Part 4: Taking the boat for a test run (try before you buy)
If the boat you’re looking at has passed your visual inspection (Part-3) you should organise to take it for a test ride.
It might look and sound great on dry land, but you wouldn’t buy a car without taking it for a drive first. After you’ve paid for your new boat isn’t the ideal time to realise she doesn’t actually float.
You’re entitled to test a boat out on the water before you buy it, whether it’s from a boatyard or a private sale. You need to know how fast or slow it is, how it turns and how it handles in the waters you’ll be using it.
Bring your friends
Don’t just go buy yourself. Bring your family, friends or whoever you’re likely to be going boating with. You’ll find nobody really minds being dragged out for a boat ride on a sunny day.
For one thing, it can’t hurt to have a second opinion or another set of eyes going over the boat in case you missed something. Also, the boat will handle very differently with a full load. Make sure you only take a normal crew size though – you can’t expect it to perform if you go over the recommended passenger limit.
If the boat comes with a trailer ask to be shown how to launch the boat and put it back on the trailer. While doing this you can also see how easy or difficult it is to do so. Does the trailer need any work done on it?
With the boat in the water, make any adjustments you need before setting out. Things like checking you have everything on board like an anchor, life vests and anything pertaining to the particular vessel, as well as moving the seat to be able to comfortably navigate. If it has an engine does it start easily? Can you still hold a conversation when it’s at idle speed?
How the boat handles
Now you get to start manoeuvring. Make sure you try out turning at all speeds, fast and slow. For a motorised boat, you should be able to have control on hard turns even at high speeds, without any hopping or sliding. When you accelerate does the boat respond quickly, getting to a level plane in less than 5 seconds? If it doesn’t level out quickly it probably won’t ski well.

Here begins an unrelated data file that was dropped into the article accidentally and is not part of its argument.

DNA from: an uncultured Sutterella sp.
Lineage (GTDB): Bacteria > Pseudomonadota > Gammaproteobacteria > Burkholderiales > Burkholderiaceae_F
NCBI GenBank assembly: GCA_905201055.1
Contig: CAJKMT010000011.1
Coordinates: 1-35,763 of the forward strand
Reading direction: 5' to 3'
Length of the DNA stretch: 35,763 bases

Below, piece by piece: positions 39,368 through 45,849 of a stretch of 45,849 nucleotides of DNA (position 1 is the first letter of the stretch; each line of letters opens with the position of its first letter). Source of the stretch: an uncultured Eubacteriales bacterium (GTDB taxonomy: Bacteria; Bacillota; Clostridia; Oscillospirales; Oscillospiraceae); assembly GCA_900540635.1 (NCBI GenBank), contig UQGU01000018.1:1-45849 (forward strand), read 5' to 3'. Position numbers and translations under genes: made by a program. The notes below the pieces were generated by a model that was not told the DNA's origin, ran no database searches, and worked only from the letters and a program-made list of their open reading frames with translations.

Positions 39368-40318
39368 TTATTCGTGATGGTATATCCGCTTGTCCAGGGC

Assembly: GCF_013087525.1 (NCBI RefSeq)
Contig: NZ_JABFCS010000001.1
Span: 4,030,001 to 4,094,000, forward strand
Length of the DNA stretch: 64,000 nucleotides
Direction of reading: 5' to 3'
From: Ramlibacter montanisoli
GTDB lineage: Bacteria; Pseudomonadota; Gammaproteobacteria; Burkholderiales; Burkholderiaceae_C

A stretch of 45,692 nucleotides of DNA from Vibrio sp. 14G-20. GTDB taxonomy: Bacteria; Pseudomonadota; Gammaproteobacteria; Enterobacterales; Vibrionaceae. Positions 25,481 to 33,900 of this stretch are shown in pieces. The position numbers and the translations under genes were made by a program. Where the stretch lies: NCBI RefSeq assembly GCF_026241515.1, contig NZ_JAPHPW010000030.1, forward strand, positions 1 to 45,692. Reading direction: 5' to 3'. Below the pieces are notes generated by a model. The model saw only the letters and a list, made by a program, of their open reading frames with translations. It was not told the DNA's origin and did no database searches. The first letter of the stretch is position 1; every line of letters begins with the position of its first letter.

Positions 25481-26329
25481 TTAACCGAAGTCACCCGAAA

Even drive over your own waves to see if the boat pounds through them or cuts through smoothly. Have everyone listen out for any vibrations or rattles and take not of any tilting. When you slow down suddenly does it continue to glide or just slump in its own wake? This might indicate a sluggish or insufficient hull.
If everyone has had a good time without any complaints by the time you return then it has passed the first test drive.
Back at the pier
Once you’ve either docked at the pier or loaded back on the trailer you need to see how the boat’s engine has handled the test ride. Take a look at the lower unit lubricant in the gear case by the propeller. It should be clean and golden or maybe a dark brown. A chocolate milkshake colour usually means there’s water in the oil which is a problem that needs fixing.
If something has gone wrong with any of the above you will need to seriously reconsider this boat and whether you’re willing to fix what’s wrong. But if you’ve all had a great ride and everything on the boat seems problem free you might be ready for the next part – haggling a price!
If you have only just started your search for a dreamboat, there are many things that you need to look at before you even start considering a test ride, such as research, planning and finance. Read our Beginner’s Guide to Boat Shopping – Part 1 for our tips on how to start your shopping.